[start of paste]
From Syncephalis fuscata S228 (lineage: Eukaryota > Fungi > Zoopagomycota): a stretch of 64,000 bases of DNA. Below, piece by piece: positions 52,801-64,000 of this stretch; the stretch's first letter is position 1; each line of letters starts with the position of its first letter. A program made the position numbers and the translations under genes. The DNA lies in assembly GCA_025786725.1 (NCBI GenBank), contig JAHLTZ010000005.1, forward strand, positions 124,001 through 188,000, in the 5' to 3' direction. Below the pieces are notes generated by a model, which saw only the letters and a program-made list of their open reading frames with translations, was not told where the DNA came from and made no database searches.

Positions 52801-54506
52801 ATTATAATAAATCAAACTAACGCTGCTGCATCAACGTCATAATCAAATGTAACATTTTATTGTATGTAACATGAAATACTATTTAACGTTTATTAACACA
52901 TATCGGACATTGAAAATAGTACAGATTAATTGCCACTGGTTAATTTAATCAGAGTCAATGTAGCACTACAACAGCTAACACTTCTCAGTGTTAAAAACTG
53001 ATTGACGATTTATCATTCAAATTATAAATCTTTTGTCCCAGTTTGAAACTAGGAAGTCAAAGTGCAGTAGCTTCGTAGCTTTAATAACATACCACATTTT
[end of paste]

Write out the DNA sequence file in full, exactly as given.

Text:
From Syncephalis fuscata S228 (lineage: Eukaryota > Fungi > Zoopagomycota): a stretch of 64,000 bases of DNA. Below, piece by piece: positions 52,801-64,000 of this stretch; the stretch's first letter is position 1; each line of letters starts with the position of its first letter. A program made the position numbers and the translations under genes. The DNA lies in assembly GCA_025786725.1 (NCBI GenBank), contig JAHLTZ010000005.1, forward strand, positions 124,001 through 188,000, in the 5' to 3' direction. Below the pieces are notes generated by a model, which saw only the letters and a program-made list of their open reading frames with translations, was not told where the DNA came from and made no database searches.

Positions 52801-54506
52801 ATTATAATAAATCAAACTAACGCTGCTGCATCAACGTCATAATCAAATGTAACATTTTATTGTATGTAACATGAAATACTATTTAACGTTTATTAACACA
52901 TATCGGACATTGAAAATAGTACAGATTAATTGCCACTGGTTAATTTAATCAGAGTCAATGTAGCACTACAACAGCTAACACTTCTCAGTGTTAAAAACTG
53001 ATTGACGATTTATCATTCAAATTATAAATCTTTTGTCCCAGTTTGAAACTAGGAAGTCAAAGTGCAGTAGCTTCGTAGCTTTAATAACATACCACATTTT